What happens to the traffic volume argument against two-way conversion when our city's two-way streets actually carry more cars than the one-ways?
By Jason Leach
Published September 19, 2012
In the recent one-way/two-way debate in Hamilton one of the most common refrains from conversion opponents is the mass congestion that will be caused by converting some of our main streets back to two-way traffic.
In a recent chat with a Mountain councillor I was told that this individual can't support changing the road network if it means drivers sitting in their cars for an hour when they come downtown.
This same councillor did, however, agree that we need the complete streets/ traffic calming approach to the one-way freeways downtown. He just wasn't convinced that two-way conversion would work.
I can't imagine a scenario in which the 10 minute trip downtown from virtually anywhere on the Mountain would become an hour. Regardless, some residents outside of Hamilton's urban core believe this is a real concern.
I decided to look up the city's traffic count numbers and see which streets would be easy to convert and which ones could perhaps lead to heavy gridlock.
The City of Hamilton website has a fairly comprehensive table of traffic volume counts per street section [PDF] from 1999, the most recent year for which data are currently available for free. (Note: the city has newer data, but charges money for access on a section-by-section basis.)
Here are some selected streets and their total traffic volumes.
|* James North was converted from one-way to two-way in 2002 and James South was converted in 2005.|
|Aberdeen west of Dundurn||2 lanes each way||26,000|
|Wellington south of Main||5 lanes southbound||22,000|
|Barton west of Wentworth||1 lane each way||13,000|
|Queen south of Charlton||3 lanes southbound||13,000|
|Bay b/w Main and King||3 lanes northbound||15,700|
|Longwood south of Main||2 lanes each way||23,000|
|Kenilworth Access||2 lanes each way||35,000|
|Cannon at James||4 lanes westbound||18,000|
|Upper James south of Mohawk||2 lanes each way||36,000|
|Cannon east of Sherman||2 lanes each way||16,000|
|Cannon west of Sherman||4 lanes westbound||11,000|
|Catharine south of Wilson||3 lanes southbound||3,800|
|Centennial south of South Service||2 lanes each way||40,000|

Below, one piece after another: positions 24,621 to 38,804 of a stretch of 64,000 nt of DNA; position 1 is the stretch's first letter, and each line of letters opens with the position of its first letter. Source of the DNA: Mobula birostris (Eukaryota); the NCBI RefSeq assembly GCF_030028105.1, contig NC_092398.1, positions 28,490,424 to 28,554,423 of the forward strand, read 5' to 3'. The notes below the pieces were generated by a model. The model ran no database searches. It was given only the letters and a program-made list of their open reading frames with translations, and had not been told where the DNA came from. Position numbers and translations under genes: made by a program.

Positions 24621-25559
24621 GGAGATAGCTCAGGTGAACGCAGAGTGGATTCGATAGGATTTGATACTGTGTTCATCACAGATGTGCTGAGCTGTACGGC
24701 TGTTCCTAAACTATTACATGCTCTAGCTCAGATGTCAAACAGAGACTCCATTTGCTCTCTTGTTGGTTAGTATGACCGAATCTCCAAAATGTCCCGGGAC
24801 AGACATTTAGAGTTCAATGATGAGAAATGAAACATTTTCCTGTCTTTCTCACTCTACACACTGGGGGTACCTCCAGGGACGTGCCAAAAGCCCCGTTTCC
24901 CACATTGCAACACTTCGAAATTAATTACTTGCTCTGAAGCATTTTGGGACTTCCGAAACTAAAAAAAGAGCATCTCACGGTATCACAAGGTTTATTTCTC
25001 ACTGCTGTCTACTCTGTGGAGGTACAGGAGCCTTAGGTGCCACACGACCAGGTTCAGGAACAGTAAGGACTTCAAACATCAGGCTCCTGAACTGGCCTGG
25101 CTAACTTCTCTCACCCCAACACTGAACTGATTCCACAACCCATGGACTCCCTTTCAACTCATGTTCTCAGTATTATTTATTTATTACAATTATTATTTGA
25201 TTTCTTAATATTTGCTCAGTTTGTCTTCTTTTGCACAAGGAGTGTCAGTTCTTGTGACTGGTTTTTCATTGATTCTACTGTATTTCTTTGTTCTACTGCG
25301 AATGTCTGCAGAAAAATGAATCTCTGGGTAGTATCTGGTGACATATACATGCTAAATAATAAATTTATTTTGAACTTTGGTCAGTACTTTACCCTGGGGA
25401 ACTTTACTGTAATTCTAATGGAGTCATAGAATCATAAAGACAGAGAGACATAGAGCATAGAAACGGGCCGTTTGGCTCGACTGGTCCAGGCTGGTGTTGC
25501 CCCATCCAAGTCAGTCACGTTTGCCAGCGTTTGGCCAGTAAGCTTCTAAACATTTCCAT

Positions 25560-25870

|Concession west of Upper Wentworth||1 lane each way||17,000|
|Hunter west of John||2 lanes westbound||11,000|
|Garth south of Fennell||2 lanes each way||26,000|
|Victoria north of Wilson||5 lanes northbound||15,500|
|James South of Herkimer||4 lanes one-way southbound*||30,000|
|Mohawk west of Upper Sherman||2 lanes each way||37,000|
|King west of Wentworth||4 lanes westbound||27,000|
|King west of Mount Albion||2 lanes each way||31,000|
|Main west of Cootes||2 lanes each way||35,000|
|Main east of Dalewood||5 lanes two-way||52,000|
|Main west of Dundurn||5 lanes eastbound||41,000|
|Main east of Bay||5 lanes eastbound||31,000|
|Main east of Sherman||4 lanes eastbound||27,000|
|Main east of Cope||2 lanes each way||32,000|
|Golf Links at Stonechurch||2 lanes each way||33,000|
|Wilson east of Wentworth||4 lanes eastbound||11,000|
Just a few highlights I'd like to point out:
Concession Street at Upper Wentworth is one-lane each direction 24-7. It carries more traffic than Cannon, Wilson, Queen, Bay, Wellington, Victoria, Wentworth, Sanford, Birch and Hunter. Each of these streets are one-way and range from 2 lanes (Hunter) to 5 lanes (Victoria, Wellington).
It's been said over and over, but the one-way system was designed during our industrial heyday. Those days are gone, as is the traffic they once produced. If Concession can function with no traffic delays 365 days a year at one-lane each direction, can someone please explain why certain councillors are demanding that Queen and Cannon be left out of any conversion talks?
Cannon Street east of Sherman is two-lanes each way during rush hour. It carries significantly more traffic than Cannon west of Sherman, which is 3-4 lanes one-way during rush hour.
Main Street from the 403 to Sherman falls in line nicely with Golf Links and Upper James in terms of total traffic. Having no access to numbers beyond 1999, I'd lay money in Vegas that Upper James and Golf Links have seen much higher traffic growth than Main Street since then.
Main at Dundurn is the only spot on the one-way section of Main that carries more traffic than Main as a two-way street near Cope. Perhaps it's time to lose the five-lane freeway.
Fennell, Garth and Aberdeen are all two-lanes each way with no centre turning lane - and they carry much more traffic than the list of one-way streets I compared with Concession Street above.
Not only is "gridlock" not a problem on these streets, but on Garth, speeding is a big problem. Police are set up with radar guns almost every week on Garth, south of Fennell.
I realize there will always be those who oppose the creation of complete, safe streets in the urban core of Hamilton, but I hope that level-headed politicians will see some hard data like this and help ease concerns of mass hysteria.
As it turns out, most of the suburban/Mountain constituents are driving on much busier streets than those in the lower city, and all of theirs are two-way.
Finally, I would love to see newer traffic volume data to compare what has changed since 1999.